Have you ever noticed tiny pits in a dry, usually a sandy area, quite often under the overhang of your roof? You may have LIONS-ant lions.  They live underground as larvae.  When the soil warms up they begin digging about an inch deep up to 2 inches wide.  Usually you will find a number of pits as the adult female lays her eggs in a good area for her children.

          As soon as they hatch they begin to dig, throwing the sand to the top, leaving sloping sides. Then they settle in the bottom.  The small larvae are up to an inch long with big pinchers on its head. The hairs on its abdomen point forward so when food arrives it can back down to get a good grip. When an ant, caterpillar, or other food starts to fall in it throws sand to make it harder to get out.  At the bottom the larvae injects his breakfast with a paralyzer and sucks out the juices. The adult is a feeble flier.

          If in your walks in weedy areas or on new growth on pines or shrubs and came upon areas that are covered with “spit”, you have just met a “Spittle Bug”, and if you look close you can see the nymph who produced the spittle by drinking juices from the plant.  They stand on their head and blow the spittle from their anus which then falls down and froths up and covers them.  In here they may molt several times with some species coming out to make a new home after a molt.  This keeps them from drying out as they grow and gives some protection from predators. They will emerge as adults from the mass.  They overwinter as eggs on plant stems. Some live their entire life on trees, especially Pines.  There may be several generations during a summer. As soon as they hatch, they will find a plant and start a Spittle home.

          In an older book I have on insects (1946) I found a number of interesting stories and fables about “Lady Bird Beetles”. She is known around the world as Lady Bird, Lady Bug, Lady Cow, Lady Fly, or farmers in France call them “Cows of the Lord”. There are at least 2000 species with about 150 in the United States, each with a favorite food.  As usual there is a bad member in any family. This family includes "The Spotted Bean Beetle”. Just yesterday a clerk in a store told me she found a “Lady Bird” in her car so she is going to have good luck.  Many of these species were imported into the United States.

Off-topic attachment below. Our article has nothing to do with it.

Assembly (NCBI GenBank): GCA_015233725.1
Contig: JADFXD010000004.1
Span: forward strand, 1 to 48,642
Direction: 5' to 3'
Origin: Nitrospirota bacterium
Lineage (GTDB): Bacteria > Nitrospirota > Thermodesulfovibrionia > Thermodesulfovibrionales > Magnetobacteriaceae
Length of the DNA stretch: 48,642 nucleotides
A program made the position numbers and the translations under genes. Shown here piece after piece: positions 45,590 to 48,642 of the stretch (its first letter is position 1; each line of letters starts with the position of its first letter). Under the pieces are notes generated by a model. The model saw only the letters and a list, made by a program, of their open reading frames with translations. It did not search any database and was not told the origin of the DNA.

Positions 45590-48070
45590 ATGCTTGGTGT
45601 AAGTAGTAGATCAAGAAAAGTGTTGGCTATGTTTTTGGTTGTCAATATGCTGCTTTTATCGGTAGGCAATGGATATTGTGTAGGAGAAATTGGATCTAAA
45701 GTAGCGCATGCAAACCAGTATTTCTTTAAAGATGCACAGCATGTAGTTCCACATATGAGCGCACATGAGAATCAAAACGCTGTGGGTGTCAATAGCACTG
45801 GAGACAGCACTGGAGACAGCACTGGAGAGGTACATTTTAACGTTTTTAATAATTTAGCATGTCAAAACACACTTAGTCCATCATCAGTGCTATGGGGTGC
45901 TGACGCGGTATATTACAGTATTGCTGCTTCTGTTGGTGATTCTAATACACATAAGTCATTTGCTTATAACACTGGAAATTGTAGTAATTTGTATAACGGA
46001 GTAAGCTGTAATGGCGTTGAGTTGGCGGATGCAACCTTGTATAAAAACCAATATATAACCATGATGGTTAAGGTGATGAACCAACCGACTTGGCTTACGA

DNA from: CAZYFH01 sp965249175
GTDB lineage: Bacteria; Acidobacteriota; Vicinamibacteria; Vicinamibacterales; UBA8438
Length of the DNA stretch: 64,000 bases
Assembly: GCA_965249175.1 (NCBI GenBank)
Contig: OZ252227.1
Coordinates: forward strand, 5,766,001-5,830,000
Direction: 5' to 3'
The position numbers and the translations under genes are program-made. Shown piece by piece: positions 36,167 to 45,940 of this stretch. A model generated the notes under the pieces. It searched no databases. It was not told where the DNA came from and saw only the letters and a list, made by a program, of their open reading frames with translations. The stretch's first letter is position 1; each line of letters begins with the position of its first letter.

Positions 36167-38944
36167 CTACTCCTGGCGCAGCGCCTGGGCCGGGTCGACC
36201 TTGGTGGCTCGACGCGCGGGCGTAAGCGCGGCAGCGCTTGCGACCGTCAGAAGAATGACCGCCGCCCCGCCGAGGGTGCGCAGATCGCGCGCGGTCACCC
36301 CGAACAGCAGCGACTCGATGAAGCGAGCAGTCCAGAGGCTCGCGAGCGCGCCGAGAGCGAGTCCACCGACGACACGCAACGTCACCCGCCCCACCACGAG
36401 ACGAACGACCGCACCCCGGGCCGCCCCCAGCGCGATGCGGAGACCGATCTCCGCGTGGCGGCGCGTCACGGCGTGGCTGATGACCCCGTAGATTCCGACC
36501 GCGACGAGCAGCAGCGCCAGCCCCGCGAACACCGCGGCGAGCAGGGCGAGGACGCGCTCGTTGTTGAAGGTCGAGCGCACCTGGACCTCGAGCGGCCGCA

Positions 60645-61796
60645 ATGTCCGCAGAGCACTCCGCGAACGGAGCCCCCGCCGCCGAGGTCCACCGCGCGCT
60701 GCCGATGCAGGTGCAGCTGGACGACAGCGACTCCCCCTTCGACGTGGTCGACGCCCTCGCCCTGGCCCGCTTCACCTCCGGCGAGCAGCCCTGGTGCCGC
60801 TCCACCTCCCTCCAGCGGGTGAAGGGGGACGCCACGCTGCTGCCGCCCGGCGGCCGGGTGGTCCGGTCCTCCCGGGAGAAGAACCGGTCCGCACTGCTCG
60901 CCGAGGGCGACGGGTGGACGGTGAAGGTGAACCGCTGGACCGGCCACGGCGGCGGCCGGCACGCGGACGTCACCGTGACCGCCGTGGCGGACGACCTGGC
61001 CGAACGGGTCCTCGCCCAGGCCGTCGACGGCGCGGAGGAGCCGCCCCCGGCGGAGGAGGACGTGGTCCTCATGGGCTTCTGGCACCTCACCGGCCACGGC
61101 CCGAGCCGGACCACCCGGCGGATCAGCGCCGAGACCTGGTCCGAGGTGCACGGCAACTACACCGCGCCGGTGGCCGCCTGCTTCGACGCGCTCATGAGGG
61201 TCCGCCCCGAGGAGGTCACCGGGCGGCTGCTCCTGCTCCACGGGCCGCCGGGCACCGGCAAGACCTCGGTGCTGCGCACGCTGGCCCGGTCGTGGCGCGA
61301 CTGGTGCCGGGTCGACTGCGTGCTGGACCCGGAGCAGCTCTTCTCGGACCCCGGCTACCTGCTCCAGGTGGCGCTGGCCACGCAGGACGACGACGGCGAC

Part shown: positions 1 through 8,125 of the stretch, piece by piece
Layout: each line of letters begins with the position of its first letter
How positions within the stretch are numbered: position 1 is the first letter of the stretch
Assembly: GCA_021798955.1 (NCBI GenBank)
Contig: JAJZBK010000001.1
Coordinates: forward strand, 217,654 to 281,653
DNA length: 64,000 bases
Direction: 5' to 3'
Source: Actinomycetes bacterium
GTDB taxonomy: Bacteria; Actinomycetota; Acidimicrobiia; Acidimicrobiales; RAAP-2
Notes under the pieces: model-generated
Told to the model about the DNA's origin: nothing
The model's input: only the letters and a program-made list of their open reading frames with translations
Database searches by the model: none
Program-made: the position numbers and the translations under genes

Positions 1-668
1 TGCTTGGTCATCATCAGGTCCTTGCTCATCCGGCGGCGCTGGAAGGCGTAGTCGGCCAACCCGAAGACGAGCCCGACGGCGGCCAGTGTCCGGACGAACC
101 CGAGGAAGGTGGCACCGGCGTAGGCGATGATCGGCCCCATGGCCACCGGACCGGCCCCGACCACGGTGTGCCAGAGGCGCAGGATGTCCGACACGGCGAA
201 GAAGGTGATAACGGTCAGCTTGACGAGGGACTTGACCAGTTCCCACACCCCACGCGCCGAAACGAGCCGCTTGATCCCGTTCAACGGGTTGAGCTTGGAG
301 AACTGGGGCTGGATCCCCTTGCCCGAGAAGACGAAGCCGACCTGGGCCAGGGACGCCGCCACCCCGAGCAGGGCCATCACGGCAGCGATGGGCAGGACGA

Lady Bugs were imported to California to save the Citrus growers from Scale. It had already killed thousands of trees.  Their appetite is tremendous.  Their eggs are laid under a leaf, as many as 200 of them. They are very hungry when they hatch and the larvae (called Aphis lions) can eat 40 per hour by draining the juice and eating the bodies. Both larvae and mother love eggs such as the Colorado Potato Beetles. 

          After they pupate and hatch, the adults are great eaters but can’t compare to the larvae. One adult was known to eat 50 Plant Lice at a sitting.  One can buy Lady Bugs. Early in my gardening days I received a little “box”, made with wooden sides and bottom and the top from fine wire fencing. The adult Lady Bugs were crawling inside.  They like to roam, especially in the daytime, so when you loosen a side panel or the fine wire fencing, they may prefer other yards to yours.  Some suggest keeping them overnight in the box, and then setting the bugs free at night so when they wake up in the morning, the location is more familiar and they are less likely to roam.

          When attacked, a Lady Bug can squeeze blood that is very stinky, from the joints of her legs, making her not so delicious a dinner. Also, like possums they can “play dead”.

          “An insect breathes but it has not lungs. It hears but has not ears on its head. Its heart pumps but is so different from ours that often it pumps blood backward.” Teale

          If you have seen or felt the home of a “Paper Wasp” you have seen and felt the work of an artist. When Spring arrives, only the Queens, who spent the winter protected by debris or in spaces in building, survive. She then starts chewing wood (the first paper maker in history) and mixes it with her saliva and makes a cell and a fastener under an eave or protected place. Before the egg shaped cell is finished, she lays an egg inside, gluing it in.  Then she spends her time hunting for old wood she can chew, adding cells and eggs and nectar to feed the larvae when it hatches.

          By fall the nest may have several hundred cells, but only the first ones made by the queen. The others by the workers who have hatched.  But the larvae will be meat eaters soon, so the queen and workers hunt for victims to eat and regurgitate to the babies.  Think of these wasps as your friends as they each find things such as Cabbage Worms, etc. The younger larvae are attached by their tail in the cells and wait to be fed.  The Wasps also carry water to the larvae that will soon spin silk over the end of their cell and wait to become an adult.  This goes on until the days get cold and the workers all die. Then the young queens hunt for a winter home, leaving the house empty. At about this time the males appear to mate the new queens.  You can tell them by their white faces.  They also do not survive the winter. I have never seen a human who can spin silk, chew wood, and make paper.

Copyright 2011